The couch, tables and side chairs have a light, open design and are made from indoor-outdoor materials such as wicker and used wood.
"They love to play, and sometimes the boys watch TV, so Mia wanted a separate area for lounging - but not necessarily a formal or informal space," Kathleen says. "We knew we were doing a coffee shop here, so we expanded it into a lounge area for conversation, with chairs across the bed and lots of extra ottomans." The installation of a wooden dining counter by the window and retro-style string lights running across the ceiling make the lounge feel like a coffee shop.
Large woven bars and a beverage fridge opposite the living and dining rooms make the kitchen peninsula a great place for guests to hang out while Roberto or Mia cooks." By choosing a white marble backsplash and finishing the upper cabinets in glossy white, as opposed to the darker oak lower cabinets, the kitchen is light and bright. Wrapping the peninsula that divides the kitchen and dining room in a seamless waterfall counter constructed of richly veined marble helped downplay its large size.
The combination of cool finishes (marble and glossy white laminate uppers) with warm oak cabinetry balances the tones in the kitchen. Drawers offer easy access; as do long, slender pulls that are understated and fashionable.
With garden furnishings such as lanterns and a woven chair, the interior of the home is expanded into a sunroom off the master bedroom. The space is ideal for yoga, and the Coast Mountains provide a peaceful backdrop to downtown Vancouver.
A barely-there glass console table by the master bedroom window provides a comfortable place to do hair and makeup without eating up floor space. "Because the room is one large wall-to-wall window, we did a really quiet design so the view stands out," says Kathleen.
All glitter, color and talismanic intrigue, the crystals live on in this condo in grand style-from that lovely mountain display shelf in the master bedroom to the bathroom to the living room. Mia collects crystals and kitschy, modernized Troll dolls with crystal hair. "Because all the crystals are different, small sizes, they would get lost on a larger shelf," - Kathleen says. "This mountain-shaped shelf reflects Mia and Roberto's love of nature, and its little cups hold Mia's crystals."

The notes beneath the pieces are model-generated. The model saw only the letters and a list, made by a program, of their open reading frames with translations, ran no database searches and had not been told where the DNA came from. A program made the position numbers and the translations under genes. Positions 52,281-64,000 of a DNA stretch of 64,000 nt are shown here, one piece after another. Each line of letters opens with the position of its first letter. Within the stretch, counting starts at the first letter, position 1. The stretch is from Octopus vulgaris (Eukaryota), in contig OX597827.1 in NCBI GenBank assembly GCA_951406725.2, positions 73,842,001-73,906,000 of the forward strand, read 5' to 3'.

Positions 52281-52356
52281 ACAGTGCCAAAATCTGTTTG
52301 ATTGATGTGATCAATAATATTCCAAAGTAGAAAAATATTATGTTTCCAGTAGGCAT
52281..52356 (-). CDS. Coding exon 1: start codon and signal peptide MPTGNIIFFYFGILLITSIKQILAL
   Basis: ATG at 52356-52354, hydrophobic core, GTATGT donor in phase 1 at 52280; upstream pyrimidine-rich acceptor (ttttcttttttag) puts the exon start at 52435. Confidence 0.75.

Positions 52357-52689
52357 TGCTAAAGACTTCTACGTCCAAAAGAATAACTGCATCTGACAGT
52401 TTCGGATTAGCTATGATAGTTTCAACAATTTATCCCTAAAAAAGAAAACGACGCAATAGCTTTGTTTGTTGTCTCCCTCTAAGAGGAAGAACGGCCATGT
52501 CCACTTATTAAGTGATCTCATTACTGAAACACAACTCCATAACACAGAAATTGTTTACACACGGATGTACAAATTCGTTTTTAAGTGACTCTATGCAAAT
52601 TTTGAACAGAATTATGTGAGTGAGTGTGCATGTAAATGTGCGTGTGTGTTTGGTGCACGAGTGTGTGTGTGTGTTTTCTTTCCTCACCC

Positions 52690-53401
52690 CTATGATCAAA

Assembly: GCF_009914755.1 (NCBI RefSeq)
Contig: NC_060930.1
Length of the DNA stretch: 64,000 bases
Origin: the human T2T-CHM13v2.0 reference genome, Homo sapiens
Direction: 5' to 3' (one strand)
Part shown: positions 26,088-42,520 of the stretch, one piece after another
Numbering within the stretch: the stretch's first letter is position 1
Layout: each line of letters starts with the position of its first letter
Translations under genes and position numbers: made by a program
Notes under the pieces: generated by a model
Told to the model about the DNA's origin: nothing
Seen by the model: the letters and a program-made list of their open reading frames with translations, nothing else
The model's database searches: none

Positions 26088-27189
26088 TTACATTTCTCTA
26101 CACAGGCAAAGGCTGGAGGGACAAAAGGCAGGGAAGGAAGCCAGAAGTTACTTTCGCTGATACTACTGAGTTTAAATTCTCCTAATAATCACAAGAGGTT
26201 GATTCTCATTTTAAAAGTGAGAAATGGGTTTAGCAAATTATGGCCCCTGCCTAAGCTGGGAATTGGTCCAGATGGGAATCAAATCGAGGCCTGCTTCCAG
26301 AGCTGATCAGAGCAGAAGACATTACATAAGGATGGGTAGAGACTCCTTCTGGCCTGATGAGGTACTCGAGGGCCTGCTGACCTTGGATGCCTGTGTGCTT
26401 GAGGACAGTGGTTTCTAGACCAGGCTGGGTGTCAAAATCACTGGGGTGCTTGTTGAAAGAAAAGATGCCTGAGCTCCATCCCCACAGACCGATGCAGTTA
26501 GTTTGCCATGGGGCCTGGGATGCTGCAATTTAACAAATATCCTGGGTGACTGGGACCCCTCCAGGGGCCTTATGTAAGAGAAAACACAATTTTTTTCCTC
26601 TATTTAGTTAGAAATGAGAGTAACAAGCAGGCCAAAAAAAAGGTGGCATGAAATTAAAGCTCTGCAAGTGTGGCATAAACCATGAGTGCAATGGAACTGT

Kathleen's goal for the bathroom was to warm up the builder-boring look. "Mia and Roberto don't love the finish, but it was brand new, so it would have been a shame to rip it out," Kathleen says. She arranged for an organic structure, hanging a quirky plant over the freestanding tub, a whitewashed drum table finished in nubby liana wood, and a wooden tray with live edges.
Kathleen's clever built-in design for the master bedroom, which includes a bed platform, headboard and window seat, was inspired by multifunctional Japanese furniture. A cover on the bench seat opens access to storage, the bed footboard houses a row of soft-close drawers, and USB and electrical outlets are discreetly placed on either side of the headboard. "The master gets a lot of light, so I wanted to add depth with a deep charcoal wall," Kathleen says. "And I didn't want the bed to blend in too much - I wanted something dramatic."
The ethereal bed canopy was Kathleen's answer to bringing Mia's personality into this guest room, which also doubles as her office. "I wanted it to reflect Mia's tastes," Kathleen says. "She practices yoga and loves things like crystals, so I wanted to create something that added zen, airiness and whimsy." A small white lair desk and injection chair work without imposing on the space.
Outfitted with a walnut-toned desk and retro-chic swivel chair, the third bedroom is designed as Roberto's office, but also includes a graceful daybed that folds out into a queen-size bed for even more guests. The shelves in Roberto's office take a page from the lifestyle of the road-tripping couple, displaying snowboarding artwork, neat fossil wood calendars and a tiny globe. A wall-mounted desk lamp harkens back to 1970s style. While succulents can be a hardy plant option suitable for frequent travelers, Kathleen made many artificial plant arrangements for this home to last forever!
The dreamy mountainside painting hidden in the clouds that fills the wall behind the recliner in Roberto's office is an allusion to the couple's passion for snowboarding. "They didn't have a huge art collection, so I took the opportunity to do a wallpaper mural that pays homage to the mountains they love," Kathleen says. "It has even more meaning than a big canvas."